1.4 The Summary Argument

The summary of the argument stated: “I don't think we ever see a time in the Bible when two contradictory laws are being taught at the same time.” This argument implies that Jesus could contradict His own teachings on the Old Law if He waited until after the Old Law was nailed to the cross. When it is stated that way, it sounds terrible doesn’t it? “Changing the law” (Hebrews 7:12) sounds all right. “Contradicting the law” sounds suspicious. Some believe that any change indicates a contradiction. We agree that changes were made, but whether these changes were contradictions or not is a different matter, since the NT reality today was shadowed by the OT law. But let us not quibble over this, and to avoid that let us reword the argument as follows: “I don't think we ever see a time in the Bible when two different laws are being taught at the same time.

We showed above that there was a time when two different laws were being taught at the same time. The allowing of Jesus to reveal the doctrine that is applicable to us today is not as extreme as it might seem. It is only reasonable that there cannot be an instantaneous point in time at which one law is removed and a second becomes effective, and at the same time, the second law cannot be revealed until this time. How would anyone have any idea of what law they were under, or what the new law was? Since Jesus was only on this earth for three years, it is totally unreasonable that his time and his life would be dedicated only to clarifying a law that was to be done away in just a matter of a few months, depending on when He delivered the teachings. On the other hand, it is fully consistent with reason that Jesus would introduce considerable teachings that would apply to His new spiritual kingdom so that when the Old Law was taken out of the way something would exist to take its place. (We emphasize only above, for this is the position of those who wish to put MML&J in the Old Testament. For if he could deliver just one new command, he could deliver two; and if two, twenty, and if that, hundreds.)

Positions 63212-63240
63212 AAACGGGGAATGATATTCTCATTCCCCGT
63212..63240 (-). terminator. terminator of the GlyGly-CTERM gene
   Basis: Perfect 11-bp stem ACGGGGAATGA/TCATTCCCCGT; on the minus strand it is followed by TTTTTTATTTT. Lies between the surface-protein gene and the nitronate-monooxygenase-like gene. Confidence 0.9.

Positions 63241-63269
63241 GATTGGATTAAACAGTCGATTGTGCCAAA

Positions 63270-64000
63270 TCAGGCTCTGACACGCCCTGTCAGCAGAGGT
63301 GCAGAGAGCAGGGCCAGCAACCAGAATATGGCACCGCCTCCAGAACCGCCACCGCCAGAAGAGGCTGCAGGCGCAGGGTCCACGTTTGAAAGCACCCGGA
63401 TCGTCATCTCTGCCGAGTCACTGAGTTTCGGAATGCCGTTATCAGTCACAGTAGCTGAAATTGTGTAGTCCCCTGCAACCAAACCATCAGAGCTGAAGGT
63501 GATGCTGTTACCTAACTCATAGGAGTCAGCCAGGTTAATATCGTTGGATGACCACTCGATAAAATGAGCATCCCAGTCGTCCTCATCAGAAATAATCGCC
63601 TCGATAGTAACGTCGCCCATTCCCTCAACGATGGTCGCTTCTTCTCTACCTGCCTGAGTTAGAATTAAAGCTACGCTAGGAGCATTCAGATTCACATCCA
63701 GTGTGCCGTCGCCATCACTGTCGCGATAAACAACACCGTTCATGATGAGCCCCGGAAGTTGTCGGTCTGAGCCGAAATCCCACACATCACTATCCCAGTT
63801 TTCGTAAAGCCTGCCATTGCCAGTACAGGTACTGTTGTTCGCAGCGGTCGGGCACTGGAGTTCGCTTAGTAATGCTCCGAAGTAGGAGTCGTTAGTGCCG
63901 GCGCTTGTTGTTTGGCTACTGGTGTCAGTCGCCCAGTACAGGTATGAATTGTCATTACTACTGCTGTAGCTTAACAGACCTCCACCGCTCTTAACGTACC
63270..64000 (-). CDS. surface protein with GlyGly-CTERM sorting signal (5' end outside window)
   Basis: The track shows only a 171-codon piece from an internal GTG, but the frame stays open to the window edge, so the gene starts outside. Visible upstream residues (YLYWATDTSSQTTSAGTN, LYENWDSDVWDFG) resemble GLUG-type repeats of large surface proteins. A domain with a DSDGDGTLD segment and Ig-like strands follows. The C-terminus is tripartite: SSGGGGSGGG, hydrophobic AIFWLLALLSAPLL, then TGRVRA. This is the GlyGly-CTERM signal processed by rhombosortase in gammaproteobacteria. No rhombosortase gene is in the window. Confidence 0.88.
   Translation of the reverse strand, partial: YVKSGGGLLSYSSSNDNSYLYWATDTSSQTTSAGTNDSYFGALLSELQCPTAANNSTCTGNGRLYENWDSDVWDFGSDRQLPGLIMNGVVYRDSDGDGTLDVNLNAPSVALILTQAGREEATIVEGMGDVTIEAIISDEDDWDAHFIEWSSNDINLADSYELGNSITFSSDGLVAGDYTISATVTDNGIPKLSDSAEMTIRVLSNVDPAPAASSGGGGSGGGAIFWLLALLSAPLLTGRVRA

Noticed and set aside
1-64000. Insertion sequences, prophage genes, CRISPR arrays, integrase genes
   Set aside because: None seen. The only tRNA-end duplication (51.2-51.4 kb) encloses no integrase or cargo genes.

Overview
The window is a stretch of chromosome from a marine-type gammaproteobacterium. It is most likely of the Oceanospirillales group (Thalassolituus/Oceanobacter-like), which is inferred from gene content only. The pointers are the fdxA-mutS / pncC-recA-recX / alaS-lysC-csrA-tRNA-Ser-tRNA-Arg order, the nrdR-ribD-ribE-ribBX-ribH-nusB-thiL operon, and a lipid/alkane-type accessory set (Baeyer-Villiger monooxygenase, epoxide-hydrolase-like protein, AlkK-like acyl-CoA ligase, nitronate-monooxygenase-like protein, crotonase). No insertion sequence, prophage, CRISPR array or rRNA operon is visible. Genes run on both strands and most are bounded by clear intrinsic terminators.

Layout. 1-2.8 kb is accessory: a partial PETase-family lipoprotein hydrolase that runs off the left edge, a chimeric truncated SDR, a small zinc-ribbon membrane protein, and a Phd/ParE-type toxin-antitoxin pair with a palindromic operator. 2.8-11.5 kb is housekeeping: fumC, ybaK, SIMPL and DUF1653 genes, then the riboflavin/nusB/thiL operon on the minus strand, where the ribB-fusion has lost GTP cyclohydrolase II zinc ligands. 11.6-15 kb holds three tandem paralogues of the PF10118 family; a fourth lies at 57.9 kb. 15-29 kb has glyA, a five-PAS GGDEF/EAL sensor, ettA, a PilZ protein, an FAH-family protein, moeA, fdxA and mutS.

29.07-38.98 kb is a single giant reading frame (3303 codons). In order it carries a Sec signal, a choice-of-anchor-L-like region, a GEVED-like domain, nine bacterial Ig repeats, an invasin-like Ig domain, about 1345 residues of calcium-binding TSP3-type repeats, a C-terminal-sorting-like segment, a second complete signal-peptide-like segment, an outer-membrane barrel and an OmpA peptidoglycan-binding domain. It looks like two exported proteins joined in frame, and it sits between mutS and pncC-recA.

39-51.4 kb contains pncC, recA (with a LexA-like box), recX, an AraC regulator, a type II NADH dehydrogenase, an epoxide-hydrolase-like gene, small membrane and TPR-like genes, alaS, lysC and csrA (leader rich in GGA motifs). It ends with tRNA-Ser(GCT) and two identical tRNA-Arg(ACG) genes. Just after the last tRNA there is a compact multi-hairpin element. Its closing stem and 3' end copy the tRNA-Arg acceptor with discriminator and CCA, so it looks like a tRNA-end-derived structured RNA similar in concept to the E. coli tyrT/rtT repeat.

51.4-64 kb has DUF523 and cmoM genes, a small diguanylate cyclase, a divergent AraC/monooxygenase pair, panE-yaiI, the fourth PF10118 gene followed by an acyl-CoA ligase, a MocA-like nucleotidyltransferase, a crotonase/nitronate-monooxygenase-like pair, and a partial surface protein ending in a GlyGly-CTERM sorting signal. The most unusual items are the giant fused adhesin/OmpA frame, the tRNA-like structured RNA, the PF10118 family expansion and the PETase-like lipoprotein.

The 40-day period after the cross provides a convenient refuge for much of the New Testament to be revealed. Acts 1:3 tends to support this: “To these [the apostles] He also presented Himself alive, after His suffering, by many convincing proofs, appearing to them over [a period of] forty days, and speaking of the things concerning the kingdom of God.” But this does not prove that everything that Jesus said in the gospels was OT doctrine and does not apply to us today. In fact, it introduces far more questions than it answers. Among them:

  1. What law was mankind (allowing that Jews and Gentiles might have been under different laws) under during the 50-day period between the resurrection and Pentecost?
  2. When Jesus revealed the new law (supposedly for the first time) only to his disciples in the 40-day period, were they under two laws at the same time, since we all understand that the law did not go forth until Pentecost? Some say that no law was in effect during this time, but this introduces its own set of problems.
  3. How did the Jews who were converted on the day of Pentecost understand what the meaning of what was going on, and the meaning of the commands that were given, since they were not instructed in this 40-day period? For example, how did they understand (immediately and with no documented questions) the meaning of being “baptized for the remission of your sins” – a doctrine that is clearly introduced before the cross but was clearly not part of the OT?

These questions illustrate the dilemma that those who teach that MML&J are OT books must resolve. In attempting to do so they create additional theories and strange doctrines.

Next, we look at some other major arguments being used to teach that none of Jesus’ teaching in MML&J applies to us in chapter 2. Afterward, in chapter 3, we will give you a listing of related topics available for further study. We catalog these arguments along with our answers for easy reference. You may request these by contacting the authors of the desired topics listed.

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